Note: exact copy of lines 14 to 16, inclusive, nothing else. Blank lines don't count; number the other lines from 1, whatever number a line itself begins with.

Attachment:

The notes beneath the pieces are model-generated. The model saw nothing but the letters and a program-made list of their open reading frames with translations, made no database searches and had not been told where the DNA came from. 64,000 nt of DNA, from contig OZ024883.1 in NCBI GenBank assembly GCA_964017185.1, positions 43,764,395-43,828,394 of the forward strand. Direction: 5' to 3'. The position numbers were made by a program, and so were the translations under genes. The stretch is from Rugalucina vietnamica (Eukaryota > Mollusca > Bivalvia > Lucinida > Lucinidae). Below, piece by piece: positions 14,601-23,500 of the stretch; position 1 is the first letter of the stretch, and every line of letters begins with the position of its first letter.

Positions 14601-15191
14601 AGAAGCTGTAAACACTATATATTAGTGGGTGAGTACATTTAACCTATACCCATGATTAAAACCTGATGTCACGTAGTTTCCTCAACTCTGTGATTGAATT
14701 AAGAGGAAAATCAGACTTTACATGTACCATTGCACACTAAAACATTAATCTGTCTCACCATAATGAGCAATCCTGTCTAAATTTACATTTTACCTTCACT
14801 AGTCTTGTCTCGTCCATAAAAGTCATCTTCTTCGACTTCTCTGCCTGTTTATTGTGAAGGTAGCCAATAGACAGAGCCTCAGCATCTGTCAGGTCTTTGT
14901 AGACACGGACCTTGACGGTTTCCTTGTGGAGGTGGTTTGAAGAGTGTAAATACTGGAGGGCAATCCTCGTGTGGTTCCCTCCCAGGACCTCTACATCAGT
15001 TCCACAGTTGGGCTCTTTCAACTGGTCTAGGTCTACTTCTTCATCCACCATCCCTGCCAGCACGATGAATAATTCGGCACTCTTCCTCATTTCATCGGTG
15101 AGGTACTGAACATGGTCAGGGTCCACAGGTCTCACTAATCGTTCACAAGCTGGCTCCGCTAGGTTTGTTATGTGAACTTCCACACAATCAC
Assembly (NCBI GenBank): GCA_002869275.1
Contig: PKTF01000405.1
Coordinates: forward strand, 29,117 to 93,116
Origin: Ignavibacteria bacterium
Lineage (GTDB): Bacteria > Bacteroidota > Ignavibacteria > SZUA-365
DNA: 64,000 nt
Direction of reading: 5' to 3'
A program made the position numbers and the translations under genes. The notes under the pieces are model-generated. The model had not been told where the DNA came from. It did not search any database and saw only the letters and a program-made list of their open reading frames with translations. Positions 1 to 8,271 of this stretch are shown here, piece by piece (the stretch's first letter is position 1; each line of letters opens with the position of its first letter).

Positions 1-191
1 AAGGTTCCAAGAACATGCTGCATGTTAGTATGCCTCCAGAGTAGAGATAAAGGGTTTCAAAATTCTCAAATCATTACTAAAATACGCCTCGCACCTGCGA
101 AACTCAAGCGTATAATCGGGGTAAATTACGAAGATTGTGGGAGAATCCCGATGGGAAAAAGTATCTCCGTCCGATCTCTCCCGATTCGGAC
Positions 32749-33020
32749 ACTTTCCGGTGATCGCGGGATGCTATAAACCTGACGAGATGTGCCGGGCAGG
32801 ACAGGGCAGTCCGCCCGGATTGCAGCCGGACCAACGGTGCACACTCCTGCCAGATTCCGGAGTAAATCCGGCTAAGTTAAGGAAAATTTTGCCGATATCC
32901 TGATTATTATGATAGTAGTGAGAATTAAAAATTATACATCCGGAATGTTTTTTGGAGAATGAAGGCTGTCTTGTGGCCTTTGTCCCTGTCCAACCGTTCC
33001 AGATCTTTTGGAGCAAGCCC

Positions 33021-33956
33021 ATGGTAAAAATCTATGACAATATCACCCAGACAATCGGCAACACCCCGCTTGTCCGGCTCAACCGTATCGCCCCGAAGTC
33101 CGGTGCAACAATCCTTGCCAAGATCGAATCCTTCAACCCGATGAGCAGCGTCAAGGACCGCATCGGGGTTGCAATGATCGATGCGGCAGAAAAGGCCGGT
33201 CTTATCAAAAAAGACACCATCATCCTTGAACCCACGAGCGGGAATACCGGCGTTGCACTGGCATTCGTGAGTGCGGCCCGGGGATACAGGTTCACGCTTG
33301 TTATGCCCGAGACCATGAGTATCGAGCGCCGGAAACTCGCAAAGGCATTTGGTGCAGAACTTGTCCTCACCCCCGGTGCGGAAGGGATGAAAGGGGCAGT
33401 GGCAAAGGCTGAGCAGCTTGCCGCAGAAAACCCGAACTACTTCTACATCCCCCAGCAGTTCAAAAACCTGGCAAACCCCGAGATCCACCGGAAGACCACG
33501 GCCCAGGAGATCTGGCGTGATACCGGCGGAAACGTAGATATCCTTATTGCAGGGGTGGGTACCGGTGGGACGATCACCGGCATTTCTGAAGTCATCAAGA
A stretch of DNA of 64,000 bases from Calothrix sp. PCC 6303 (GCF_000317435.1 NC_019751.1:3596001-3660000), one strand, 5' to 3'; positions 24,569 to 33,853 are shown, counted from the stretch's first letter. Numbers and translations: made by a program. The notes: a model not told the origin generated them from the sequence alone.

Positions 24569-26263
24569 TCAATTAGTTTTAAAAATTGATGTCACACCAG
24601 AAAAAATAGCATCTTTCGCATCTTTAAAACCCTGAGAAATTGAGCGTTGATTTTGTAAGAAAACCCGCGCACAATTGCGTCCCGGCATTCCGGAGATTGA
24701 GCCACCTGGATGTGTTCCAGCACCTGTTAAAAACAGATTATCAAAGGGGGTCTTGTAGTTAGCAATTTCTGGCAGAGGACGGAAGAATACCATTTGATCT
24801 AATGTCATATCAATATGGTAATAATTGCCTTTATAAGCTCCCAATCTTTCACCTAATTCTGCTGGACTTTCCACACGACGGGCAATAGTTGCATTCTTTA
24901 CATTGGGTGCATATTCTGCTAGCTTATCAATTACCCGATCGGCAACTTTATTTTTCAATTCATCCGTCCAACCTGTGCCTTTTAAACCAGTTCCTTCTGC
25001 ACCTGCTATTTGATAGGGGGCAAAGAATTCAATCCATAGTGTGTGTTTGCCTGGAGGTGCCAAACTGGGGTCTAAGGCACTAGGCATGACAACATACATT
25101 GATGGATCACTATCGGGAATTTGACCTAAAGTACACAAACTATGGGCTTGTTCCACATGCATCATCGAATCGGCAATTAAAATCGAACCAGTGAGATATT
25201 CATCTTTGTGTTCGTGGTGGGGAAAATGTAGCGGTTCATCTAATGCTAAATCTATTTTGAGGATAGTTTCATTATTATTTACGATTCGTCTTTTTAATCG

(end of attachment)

DNA: 64,000 nt
Direction of reading: 5' to 3'
A program made the position numbers and the translations under genes. The notes under the pieces are model-generated. The model had not been told where the DNA came from. It did not search any database and saw only the letters and a program-made list of their open reading frames with translations. Positions 1 to 8,271 of this stretch are shown here, piece by piece (the stretch's first letter is position 1; each line of letters opens with the position of its first letter).